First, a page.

DEADLY INTENT

PrintE-mail Written by John Townsend

You can clearly see what Rebekah Fortune is aiming for with her debut feature Deadly Intent.  A tense, claustrophobic chiller with supernatural themes places the film right in the same territory as The Babadook, but this unavoidable comparison does Fortune’s film no favours whatsoever.

Following the death of her husband Steve (Lloyd) in Afghanistan, Bryony (Reaney) is trying to rebuild her life and that of her insular young son James (Barry). As James’ temper tantrums become increasingly violent and worryingly regular she moves in with her sister Lisa (Lemon), but they soon realise there is something more sinister at work.

There are things to admire in Deadly Intent. The direction is crisp, almost documentary-like at times, which succeeds in drawing you into the melodrama while also keeping you at a respectful distance. As James, Gus Barry avoids the most obvious pitfalls of child actors, remaining just the right side of irritating, and does draw a certain amount of sympathy from the audience for his obvious plight. Where the film struggles, is in maintaining a level of constant tension as the script and story become increasingly repetitive, offering little of interest or intrigue as we build towards a predictable and lacklustre final act. Glasses shatter and wardrobes mysteriously tumble as Fortune and writer Diana Townsend tick off a list of spooky occurrences without any real conviction.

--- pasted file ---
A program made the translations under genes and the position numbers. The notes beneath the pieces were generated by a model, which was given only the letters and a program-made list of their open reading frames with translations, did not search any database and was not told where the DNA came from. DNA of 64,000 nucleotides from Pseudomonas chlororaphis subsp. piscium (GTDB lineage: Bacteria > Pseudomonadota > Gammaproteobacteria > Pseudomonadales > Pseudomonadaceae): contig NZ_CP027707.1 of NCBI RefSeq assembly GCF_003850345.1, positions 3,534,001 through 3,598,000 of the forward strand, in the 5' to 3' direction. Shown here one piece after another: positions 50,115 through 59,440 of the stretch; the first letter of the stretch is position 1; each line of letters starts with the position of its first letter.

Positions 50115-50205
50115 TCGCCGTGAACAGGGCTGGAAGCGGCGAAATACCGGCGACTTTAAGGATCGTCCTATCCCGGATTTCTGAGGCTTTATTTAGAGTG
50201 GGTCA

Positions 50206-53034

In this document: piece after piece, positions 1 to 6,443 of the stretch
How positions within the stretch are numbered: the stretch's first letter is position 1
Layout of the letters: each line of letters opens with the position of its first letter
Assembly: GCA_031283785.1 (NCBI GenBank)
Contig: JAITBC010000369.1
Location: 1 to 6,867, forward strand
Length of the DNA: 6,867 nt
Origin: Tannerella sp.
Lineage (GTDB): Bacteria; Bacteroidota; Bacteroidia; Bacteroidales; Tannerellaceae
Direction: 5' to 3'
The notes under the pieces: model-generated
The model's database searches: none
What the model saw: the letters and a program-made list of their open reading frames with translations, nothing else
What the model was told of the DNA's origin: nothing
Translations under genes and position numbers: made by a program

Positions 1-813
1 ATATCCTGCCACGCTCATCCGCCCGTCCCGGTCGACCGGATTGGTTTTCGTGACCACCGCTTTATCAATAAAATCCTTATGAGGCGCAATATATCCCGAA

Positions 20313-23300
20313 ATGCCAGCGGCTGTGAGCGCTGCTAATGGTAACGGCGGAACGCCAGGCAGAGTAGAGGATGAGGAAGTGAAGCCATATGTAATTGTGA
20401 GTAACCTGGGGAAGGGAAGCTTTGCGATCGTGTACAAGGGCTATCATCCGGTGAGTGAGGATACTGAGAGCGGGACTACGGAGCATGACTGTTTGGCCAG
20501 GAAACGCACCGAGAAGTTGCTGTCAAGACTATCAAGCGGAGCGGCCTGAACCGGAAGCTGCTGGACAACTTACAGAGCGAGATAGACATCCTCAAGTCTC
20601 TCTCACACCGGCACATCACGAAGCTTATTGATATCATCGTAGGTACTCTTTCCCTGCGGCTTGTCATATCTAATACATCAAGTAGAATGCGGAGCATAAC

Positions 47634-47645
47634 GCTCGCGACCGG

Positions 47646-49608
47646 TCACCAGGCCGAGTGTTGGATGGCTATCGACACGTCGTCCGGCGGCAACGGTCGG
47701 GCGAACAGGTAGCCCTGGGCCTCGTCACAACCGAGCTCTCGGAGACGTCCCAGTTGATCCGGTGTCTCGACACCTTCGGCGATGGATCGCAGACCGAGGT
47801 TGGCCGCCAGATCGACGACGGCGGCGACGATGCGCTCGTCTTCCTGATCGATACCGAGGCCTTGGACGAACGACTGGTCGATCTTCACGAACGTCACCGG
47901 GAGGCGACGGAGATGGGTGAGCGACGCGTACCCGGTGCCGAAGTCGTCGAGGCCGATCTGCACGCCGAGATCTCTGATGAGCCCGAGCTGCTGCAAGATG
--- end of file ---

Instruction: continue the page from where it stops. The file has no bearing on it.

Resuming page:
There is also a question over the motives of the ‘bad guy’. The film is peppered with flashbacks showing Steve suffering from an intense case of post-traumatic stress disorder. Rendered short-tempered and aggressive to his wife, Steve is initially extremely over-protective of his son. As his condition worsens one particularly horrific act never feels fully earned or genuine, leading to any potential empathy for the character rapidly disappearing.

Issues also exist within the script. With Jennifer Kent’s The Babadook you really sympathise with a mother whose sanity is being pushed to breaking point by a deeply troubled child. In Deadly Intent, that connection never materialises as Bryony verbally lashes out at James every time something happens. Their relationship never feels strong enough, and their interactions feel poorly written and ultimately unconvincing.

Despite the positives, Deadly Intent never manages to satisfactorily overcome its negatives. It is a film lacking the depth required to carry off the psychological or supernatural elements and as such feels very flat in its finale.

DEADLY INTENT / CERT: 15 / DIRECTOR: REBEKAH FORTUNE / SCREENPLAY: DIANA TOWNSEND / STARRING: REBECCA REANEY, GUS BARRY, ADAM BIRDSEY, PETER LLOYD, IAN BIRDSEY, JAMES FAZAKERLEY / RELEASE DATE: OUT NOW

 


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